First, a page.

Günther Domenig

I just saw that Günther Domenig had passed away last week at 77. I had the opportunity to work with him for a few years starting in 1994. I had seen a show of his drawings at the Storefront for Art & Architecture in SOHO when I was a student at RISD and the work captivated me and was reminiscent of Egon Schiele – another favorite artist of mine. I called his office about a potential job and eventually sent a fax from Florence, where I was studying. Luckily his assistant spoke English well and I was invited to Graz to meet with Mr. Domenig. This was one of those college experiences that most of us have had or everyone should have at the very least – I took a train with my last 400 dollars to Graz. Basically if I did not get a job – I was screwed and it was the largest gamble in my life  – at that time.

The morning I arrived, we sat down with his assistant and worked out that I knew Friedrich St. Florian and Raimund Abraham – two of his former classmates from Graz and I was betting everything on getting this job. I was hired and started that day on a competition model and had my first job in an architectural office. During my time with Domenig – I met just about everyone in architecture – since they all had a habit of coming through this small town to teach or meet with Domenig – Zaha Hadid, Lebbeus Woods, Gaetano Pesce, Massimiliano Fuksas, Rem Koolhaas and others. One week I was asked to drive around Brian Eno – who was in town for an architectural jury. We had some memorable conversations that week and all of these collected experiences helped define the designer I am today. I met some incredible people in that office when I would return each summer – and will always have a connection to Graz and to Austria. I always felt that Domenig went out of his way to include me in meeting some of the great architects of the world and made sure I had a holistic and impactful design experience in his studio.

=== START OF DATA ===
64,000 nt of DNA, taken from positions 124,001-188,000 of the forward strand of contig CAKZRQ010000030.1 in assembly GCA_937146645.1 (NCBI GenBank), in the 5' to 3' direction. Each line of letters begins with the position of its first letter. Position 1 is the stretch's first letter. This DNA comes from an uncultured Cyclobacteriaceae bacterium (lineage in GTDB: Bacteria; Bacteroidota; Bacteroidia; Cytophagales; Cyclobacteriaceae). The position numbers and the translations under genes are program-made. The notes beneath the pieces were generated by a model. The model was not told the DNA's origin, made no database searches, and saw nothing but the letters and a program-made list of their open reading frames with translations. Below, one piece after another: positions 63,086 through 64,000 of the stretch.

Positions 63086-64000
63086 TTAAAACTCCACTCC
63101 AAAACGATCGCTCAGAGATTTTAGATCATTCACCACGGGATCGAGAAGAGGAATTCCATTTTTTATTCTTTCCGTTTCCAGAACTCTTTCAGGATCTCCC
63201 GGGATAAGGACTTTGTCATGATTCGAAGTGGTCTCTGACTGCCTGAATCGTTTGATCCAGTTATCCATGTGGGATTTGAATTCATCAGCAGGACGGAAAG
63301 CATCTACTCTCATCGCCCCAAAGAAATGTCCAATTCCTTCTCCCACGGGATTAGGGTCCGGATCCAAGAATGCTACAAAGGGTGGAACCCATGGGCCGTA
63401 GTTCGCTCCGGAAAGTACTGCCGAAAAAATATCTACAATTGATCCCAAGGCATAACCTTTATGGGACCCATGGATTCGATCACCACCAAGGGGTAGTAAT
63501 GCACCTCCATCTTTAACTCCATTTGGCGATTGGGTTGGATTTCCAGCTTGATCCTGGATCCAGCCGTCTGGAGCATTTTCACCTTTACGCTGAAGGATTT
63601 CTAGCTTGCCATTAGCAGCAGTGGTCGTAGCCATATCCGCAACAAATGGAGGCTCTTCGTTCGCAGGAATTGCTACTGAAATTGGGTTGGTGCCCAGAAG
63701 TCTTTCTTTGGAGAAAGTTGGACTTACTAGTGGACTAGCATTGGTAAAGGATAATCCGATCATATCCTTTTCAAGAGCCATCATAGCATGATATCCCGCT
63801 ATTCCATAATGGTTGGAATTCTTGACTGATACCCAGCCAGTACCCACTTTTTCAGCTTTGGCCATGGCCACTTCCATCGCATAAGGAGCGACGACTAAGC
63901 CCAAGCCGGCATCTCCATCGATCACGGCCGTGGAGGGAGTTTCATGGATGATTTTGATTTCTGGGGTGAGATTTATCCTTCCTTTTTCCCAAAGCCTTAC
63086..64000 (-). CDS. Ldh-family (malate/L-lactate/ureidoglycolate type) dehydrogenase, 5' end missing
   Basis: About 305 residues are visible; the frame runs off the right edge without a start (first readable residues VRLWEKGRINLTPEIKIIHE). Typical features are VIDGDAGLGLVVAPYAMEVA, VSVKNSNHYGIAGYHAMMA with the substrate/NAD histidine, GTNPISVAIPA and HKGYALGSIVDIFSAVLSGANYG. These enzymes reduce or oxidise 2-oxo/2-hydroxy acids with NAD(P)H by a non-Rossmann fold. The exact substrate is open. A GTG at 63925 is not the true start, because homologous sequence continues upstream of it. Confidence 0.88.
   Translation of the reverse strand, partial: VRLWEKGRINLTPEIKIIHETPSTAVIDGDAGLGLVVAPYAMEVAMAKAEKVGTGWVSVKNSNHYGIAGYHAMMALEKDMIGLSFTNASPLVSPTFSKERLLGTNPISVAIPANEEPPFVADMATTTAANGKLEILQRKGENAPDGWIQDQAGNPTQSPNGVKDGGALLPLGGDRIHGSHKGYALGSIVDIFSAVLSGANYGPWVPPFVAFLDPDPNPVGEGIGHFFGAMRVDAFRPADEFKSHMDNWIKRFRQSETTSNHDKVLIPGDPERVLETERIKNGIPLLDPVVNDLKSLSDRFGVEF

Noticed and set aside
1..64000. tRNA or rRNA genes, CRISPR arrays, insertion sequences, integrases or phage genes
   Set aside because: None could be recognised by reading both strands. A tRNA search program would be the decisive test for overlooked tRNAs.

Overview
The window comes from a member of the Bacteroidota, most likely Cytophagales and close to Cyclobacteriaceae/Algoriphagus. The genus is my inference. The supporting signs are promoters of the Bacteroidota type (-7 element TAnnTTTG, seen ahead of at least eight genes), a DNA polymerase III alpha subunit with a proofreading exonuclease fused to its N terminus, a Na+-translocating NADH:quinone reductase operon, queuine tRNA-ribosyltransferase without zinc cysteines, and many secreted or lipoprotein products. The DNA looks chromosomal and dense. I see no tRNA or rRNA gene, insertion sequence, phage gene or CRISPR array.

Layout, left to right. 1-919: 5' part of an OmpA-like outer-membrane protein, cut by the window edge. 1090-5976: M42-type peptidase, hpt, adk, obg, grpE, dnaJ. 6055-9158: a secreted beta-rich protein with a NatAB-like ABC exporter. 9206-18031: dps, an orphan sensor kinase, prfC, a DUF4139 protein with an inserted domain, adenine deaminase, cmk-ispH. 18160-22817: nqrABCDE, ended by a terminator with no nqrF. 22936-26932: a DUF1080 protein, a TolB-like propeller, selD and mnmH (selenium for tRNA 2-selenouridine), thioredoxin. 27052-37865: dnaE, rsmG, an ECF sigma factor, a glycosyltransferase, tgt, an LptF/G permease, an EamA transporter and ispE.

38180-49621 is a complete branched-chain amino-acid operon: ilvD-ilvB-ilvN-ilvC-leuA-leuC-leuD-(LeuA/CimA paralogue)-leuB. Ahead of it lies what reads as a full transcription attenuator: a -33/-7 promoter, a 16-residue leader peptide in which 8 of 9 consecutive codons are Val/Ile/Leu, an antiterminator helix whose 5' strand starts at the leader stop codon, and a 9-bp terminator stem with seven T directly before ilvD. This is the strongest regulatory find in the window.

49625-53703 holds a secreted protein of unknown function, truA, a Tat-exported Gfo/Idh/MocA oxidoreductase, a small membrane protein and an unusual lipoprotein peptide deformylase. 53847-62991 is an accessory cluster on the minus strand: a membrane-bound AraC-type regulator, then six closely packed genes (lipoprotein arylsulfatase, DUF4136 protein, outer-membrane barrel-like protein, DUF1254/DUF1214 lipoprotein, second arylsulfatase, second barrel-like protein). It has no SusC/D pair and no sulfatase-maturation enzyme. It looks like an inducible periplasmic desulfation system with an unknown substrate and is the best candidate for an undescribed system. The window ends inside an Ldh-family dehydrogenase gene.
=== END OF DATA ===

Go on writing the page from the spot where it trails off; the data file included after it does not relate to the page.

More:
Years later I read about how his family was involved in the SS as his father was a Nazi judge during the war. His polemic work was the information center that cuts through Albert Speer’s Nuremberg Hall – in interviews, Domenig spoke about how this freed up his past from who he was as an artist and architect. Domenig was well aware I was Jewish when I worked with him – as were my colleagues in Graz aware –  but it was many years later when I read the NYT piece about this past that I realized that as the sole American student in his office for those years – my role was also part of a healing process that he was working out constantly in his own life. The Nuremberg project was the manifestation of facing his past in a built work. Much of who I am as a designer was defined by my years in Domenig’s office – his generosity, intensity, creativity and sheer talent is something I always ask about myself when I am working with students or my peers. I also know that someone cannot be judged for what their parents or family did in another time – I think Domenig transcended this past and through his teaching as a Professor and leading an architectural practice – he left plenty that he can be judged on and measured by.


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